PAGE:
Ghana: New law to protect the rights of people living with HIV approved by parliament with discrimination against persons living with HIV to attract jail term

Parliament has approved a three year maximum jail term for discriminating against persons living with HIV/AIDS.

This follows the passage of the Ghana AIDS Commission Bill, 2015 into law by the House on Tuesday.

According to the new Act, a person who discriminates against a person infected with HIV/AIDS commits an offence and is liable on summary conviction to a fine or a term of imprisonment of not less than 18months and not more than three years or both.

The punishment extends to persons who deny burial for person suspected or perceived to be HIV/AIDS positive as well as persons who disclose information that concerns the HIV/AIDS status of another person.

The punishment also applies to persons who deny or exclude a person suspected or perceived to be HIV positive from insurance, retirement, social security benefits, or any other rights the affected persons.

The new law also frowns on discrimination against an employee who has been affected with the diseases as well as institutions which deny educational rights on the basis of the actual or perceived HIV/AIDS status of that person.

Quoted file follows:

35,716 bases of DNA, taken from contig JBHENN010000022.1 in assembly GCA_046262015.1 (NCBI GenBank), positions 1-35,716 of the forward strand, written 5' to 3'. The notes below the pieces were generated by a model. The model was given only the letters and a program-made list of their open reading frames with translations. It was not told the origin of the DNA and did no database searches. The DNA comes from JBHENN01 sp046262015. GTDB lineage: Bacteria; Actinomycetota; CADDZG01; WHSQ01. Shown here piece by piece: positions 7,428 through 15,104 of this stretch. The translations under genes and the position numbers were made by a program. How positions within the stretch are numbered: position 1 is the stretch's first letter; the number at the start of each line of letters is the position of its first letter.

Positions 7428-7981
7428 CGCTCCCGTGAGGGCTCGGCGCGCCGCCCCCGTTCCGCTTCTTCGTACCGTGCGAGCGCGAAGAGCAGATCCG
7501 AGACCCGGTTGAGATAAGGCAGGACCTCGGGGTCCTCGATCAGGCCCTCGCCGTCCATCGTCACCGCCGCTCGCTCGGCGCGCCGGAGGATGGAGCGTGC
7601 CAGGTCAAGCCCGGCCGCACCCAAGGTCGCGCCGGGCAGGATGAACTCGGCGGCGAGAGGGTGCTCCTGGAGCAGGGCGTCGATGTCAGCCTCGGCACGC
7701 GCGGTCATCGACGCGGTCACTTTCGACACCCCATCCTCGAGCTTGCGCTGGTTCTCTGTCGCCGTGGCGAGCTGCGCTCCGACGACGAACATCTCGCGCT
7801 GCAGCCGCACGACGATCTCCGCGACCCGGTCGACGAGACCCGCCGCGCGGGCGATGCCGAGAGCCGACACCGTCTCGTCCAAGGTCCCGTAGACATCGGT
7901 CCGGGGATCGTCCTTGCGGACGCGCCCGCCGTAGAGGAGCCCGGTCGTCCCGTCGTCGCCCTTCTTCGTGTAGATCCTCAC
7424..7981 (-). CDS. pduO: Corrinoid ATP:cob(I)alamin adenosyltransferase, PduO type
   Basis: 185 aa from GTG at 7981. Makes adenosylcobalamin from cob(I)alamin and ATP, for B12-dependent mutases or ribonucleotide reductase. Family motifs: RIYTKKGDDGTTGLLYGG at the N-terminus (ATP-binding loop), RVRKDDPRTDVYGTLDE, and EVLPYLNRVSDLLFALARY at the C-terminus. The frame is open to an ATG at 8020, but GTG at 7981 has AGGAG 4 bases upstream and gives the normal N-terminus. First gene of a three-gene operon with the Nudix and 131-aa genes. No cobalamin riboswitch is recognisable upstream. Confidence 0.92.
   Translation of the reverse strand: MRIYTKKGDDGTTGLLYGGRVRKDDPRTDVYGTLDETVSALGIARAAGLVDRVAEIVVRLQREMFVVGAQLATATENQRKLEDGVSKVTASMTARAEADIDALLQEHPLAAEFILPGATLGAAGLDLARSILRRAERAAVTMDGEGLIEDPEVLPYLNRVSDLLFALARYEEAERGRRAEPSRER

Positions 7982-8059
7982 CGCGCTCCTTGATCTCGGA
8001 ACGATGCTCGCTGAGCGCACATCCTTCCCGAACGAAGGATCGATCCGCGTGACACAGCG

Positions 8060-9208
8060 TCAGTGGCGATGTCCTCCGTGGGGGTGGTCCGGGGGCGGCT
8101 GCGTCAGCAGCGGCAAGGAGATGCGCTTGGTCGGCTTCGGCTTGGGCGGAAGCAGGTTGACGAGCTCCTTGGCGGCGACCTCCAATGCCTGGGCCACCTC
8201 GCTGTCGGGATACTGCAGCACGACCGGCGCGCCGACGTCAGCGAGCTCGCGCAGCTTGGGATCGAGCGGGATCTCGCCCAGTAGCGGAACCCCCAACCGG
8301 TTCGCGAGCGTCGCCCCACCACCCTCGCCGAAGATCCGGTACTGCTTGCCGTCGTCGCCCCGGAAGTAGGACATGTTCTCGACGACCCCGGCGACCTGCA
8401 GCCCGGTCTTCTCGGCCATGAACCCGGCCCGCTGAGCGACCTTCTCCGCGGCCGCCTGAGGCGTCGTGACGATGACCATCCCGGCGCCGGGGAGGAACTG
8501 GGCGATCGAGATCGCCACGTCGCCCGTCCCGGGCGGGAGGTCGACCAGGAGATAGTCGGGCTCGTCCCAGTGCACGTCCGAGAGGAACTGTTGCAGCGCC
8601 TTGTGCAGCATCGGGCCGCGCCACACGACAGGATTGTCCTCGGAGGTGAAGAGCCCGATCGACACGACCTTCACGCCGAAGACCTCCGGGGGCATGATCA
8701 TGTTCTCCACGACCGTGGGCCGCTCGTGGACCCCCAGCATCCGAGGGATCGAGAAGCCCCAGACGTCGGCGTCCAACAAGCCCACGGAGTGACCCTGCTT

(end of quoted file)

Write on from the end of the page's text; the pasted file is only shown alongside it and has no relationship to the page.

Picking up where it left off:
The Act, prohibites the denial of persons infected with the virus the right to be elected to a public office or the right to vote on an account of the HIV/AIDS status of that person.

Persons living with the disease shall also not be denied the freedom of movement, right of residence, right to sexual and reproductive health, or right to family.

The Act also gives the Ghana AIDS Commission a legal backing and proposes the establishment of the National HIV and AIDS Fund.

It provides for the sources of funds for the AIDS Commission which includes moneys from the National HIV/AIDS Fund, monies approved by Parliament, and loans contracted and guaranteed by the government.

The National HIV/AIDS Fund is to provide financial resources for the national HIV/AIDS reponse to target, in particular, HIV prevention, including the reduction of mother-to-child transmission, stigma reduction, treatment, and the care and support of persons living with HIV.

The sources of money for the fund include moneys approved by Parliament for the fund, grants, donations, gifts and other voluntary contributions, returns on investment of funds by the commission, monies that the minister responsible for finance may determine with the approval of Parliaent and other moneys or property that may become lawfully payable and vested in the board of the fund.lo

Source: Gilbert Ankrah/